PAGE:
But if your urine or stools turn a pinkish or red colour, your HCI levels may be low.

The theory is that HCI plays a major role in breaking down the pigments in foods, so if there are still pigments left at the end of digestion, you may not have enough stomach acid.

The beetroot test is purely a guide. When working with clients I determine low stomach acid based on clinical symptoms and functional health tests.

6 Steps to Naturally Improve Low Stomach Acid

Here’s 6 steps to help improve your digestion if you have low stomach acid levels. By following these steps, you can reduce stress on your digestive system and better absorb nutrients.

You want your body to have the resources it needs to produce adequate gastric acid.

When you improve stomach acid levels, it can make a big difference to your overall health and wellbeing.

1. Drink Lemon Water

There is some evidence that lemon juice can help stimulate proper gastric acid production and bile production.

For a happy liver and lymph system, make a habit of drinking lemon water before having any other drinks that day.

Drink a large glass of warm or room temperature water with freshly squeezed lemon juice in (no more than 1 tablespoon), on waking.

If you're worried about staining your teeth, use a straw.

The liver is extremely active during sleep since this is the body’s time to restore and regenerate. Drinking enough water, especially in the morning, helps to flush out toxins.

If you suffer from acid reflux due to low stomach acid you may find lemon water helpful.

But take care to start with a hint of lemon juice first and see how you go. If you find it makes things worse, just drink warm water only.

2. Hydrate Between Meals

Not only is it important to drink water on waking, but also between meals.

This is especially more important if you have low stomach acid.

Herbal teas and non sugary and artificially sweetened drinks containing water also count.

Good hydration will help activate bowel motility and push contents through the digestive system. This is so important. Without good bowel motility microbes will ferment in your gut and toxicity will build.

3. Use Ginger to Improve Overall Digestion

As mentioned earlier digestive juices help to improve stomach acid production, and ginger is one of the best herbs for increasing digestive juices, plus supporting better digestion.

Add ginger to your meals, smoothies or drink ginger tea.

Ginger won’t stop your body from making stomach acid. It simply helps keep it under control and because of its antioxidant and antimicrobial properties, ginger can make the lining of your stomach stronger.

So ginger can help your body absorb more nutrients, reduce gas, relax your intestines if you suffer from abdominal cramping, kill harmful bacteria that is linked to acid reflux and protect against heartburn.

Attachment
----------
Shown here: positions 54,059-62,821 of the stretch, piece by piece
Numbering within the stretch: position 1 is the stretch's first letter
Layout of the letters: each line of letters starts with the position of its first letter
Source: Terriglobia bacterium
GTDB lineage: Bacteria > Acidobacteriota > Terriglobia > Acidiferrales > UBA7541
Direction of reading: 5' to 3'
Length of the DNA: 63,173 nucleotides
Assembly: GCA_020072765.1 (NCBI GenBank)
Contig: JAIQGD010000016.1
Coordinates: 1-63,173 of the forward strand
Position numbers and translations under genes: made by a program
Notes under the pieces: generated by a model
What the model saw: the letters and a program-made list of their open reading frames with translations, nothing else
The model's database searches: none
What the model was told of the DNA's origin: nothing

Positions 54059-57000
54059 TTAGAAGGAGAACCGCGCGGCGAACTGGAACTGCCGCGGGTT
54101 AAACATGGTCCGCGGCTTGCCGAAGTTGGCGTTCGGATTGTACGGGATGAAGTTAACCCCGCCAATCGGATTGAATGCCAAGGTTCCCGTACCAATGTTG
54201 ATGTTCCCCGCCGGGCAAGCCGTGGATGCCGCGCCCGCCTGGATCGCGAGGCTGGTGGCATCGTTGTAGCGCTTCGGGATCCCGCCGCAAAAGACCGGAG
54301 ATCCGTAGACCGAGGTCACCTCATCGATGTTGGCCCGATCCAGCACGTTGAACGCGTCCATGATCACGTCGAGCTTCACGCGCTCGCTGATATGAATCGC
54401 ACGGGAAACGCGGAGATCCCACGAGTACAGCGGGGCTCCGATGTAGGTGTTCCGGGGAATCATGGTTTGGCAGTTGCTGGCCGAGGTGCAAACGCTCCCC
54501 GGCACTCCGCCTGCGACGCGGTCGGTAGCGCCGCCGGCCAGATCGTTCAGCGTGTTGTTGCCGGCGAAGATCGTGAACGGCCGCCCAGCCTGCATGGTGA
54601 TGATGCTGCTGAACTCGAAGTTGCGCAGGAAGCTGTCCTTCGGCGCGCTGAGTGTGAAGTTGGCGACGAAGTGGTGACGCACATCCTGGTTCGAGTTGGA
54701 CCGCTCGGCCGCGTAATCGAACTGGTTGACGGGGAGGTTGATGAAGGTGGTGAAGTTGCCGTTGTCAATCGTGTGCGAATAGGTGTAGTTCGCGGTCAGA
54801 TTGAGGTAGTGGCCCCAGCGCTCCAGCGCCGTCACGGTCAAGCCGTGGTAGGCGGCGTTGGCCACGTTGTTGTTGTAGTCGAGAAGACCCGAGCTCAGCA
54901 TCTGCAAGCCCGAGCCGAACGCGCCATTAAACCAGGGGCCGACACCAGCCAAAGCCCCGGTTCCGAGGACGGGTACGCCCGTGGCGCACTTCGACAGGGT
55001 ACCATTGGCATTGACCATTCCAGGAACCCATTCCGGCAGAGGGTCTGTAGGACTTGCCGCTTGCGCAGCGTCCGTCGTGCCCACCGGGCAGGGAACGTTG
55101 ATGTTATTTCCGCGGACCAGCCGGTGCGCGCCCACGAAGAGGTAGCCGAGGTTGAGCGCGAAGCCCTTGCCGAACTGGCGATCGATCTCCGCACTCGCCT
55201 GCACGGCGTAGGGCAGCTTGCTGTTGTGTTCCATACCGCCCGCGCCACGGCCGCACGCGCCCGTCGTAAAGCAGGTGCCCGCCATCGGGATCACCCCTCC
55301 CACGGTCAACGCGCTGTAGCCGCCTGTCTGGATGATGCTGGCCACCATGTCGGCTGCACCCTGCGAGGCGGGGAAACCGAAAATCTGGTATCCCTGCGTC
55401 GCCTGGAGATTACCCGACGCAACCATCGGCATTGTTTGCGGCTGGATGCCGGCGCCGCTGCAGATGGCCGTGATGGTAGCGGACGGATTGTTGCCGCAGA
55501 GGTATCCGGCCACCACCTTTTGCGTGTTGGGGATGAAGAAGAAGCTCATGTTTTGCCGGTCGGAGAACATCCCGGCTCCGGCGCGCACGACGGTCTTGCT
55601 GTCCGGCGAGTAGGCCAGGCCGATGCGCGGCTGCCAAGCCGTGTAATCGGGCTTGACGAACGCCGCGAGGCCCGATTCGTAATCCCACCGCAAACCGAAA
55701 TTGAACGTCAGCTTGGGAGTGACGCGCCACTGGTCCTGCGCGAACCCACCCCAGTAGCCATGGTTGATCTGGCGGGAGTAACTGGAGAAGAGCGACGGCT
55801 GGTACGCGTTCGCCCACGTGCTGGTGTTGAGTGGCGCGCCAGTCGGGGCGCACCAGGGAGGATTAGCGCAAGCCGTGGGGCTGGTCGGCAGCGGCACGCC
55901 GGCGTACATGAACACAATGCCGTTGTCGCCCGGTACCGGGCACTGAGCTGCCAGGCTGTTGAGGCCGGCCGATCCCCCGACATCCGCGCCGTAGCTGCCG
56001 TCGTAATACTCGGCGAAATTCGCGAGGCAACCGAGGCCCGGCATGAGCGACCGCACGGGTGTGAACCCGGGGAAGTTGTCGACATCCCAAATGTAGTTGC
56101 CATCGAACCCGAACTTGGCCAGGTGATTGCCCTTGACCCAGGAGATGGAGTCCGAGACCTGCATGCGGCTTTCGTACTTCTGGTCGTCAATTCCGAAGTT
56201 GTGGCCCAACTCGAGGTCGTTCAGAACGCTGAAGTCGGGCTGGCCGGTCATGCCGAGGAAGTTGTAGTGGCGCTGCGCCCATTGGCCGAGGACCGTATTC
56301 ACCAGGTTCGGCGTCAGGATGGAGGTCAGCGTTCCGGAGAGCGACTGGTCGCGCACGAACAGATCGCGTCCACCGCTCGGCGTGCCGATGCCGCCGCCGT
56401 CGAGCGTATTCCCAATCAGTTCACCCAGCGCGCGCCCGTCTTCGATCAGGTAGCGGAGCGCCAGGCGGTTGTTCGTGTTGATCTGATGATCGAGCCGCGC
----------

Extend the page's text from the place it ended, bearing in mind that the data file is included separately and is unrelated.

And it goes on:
Ginger also helps to prevent the lower esophageal sphincter (LES) from loosening, which means acid cannot regurgitate back into the esophagus.

Wow, ginger is a powerful agent.

4. Use Smoothies & Protein Shakes to Increase Nutrient Absorption

Liquid nutrition will help improve your stomach acid levels. Protein shakes are pre-metabolised and very easy to digest. They don’t depend on stomach acid production either.

If you have low gastric acid production it’s wise to incorporate a nutrient rich liquid meal like a smoothie into your day to enhance amino acid absorption and reduce stress on the gastrointestinal GI system.

5. Eat In a Relaxed State

Today we tend to eat our food quickly and snack often throughout the day.

Only eat when you’re hungry and never (if you can help it) eat when you are in sympathetic stress (fight or flight) mode.

Take time to relax, breathe deeply and increase parasympathetic activity before diving into a meal.

For healthy digestion, you want to feel relaxed at least 15 minutes before eating and up until 1 - 2 hours after finishing your meal.

6. Chew Food Thoroughly

Chewing food well supports adequate stomach acid levels.

I’m talking 30 times or more before swallowing. Yep, it sounds a lot but breaking your food down as much as possible before you even swallow your food can improve your gastric acid levels.

The more saliva (aka spit) you can work up in your mouth, the more digestive enzymes you’ll produce.


Have you tried the beetroot test? Do comment below. Or maybe you've tried other tests to check your digestion and stomach acid levels?

Nicola x

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Meet Nicola - blog posts

Meet Nicola

Hello, I'm a Holistic Nutritionist, Certified Functional Medicine Practitioner, Breathwork Instructor and Pain & Stress Management Therapist with heaps of experience of helping others tweak and transform their health and life. 

Let's work together to optimise how you look, feel and function for better health and wellness.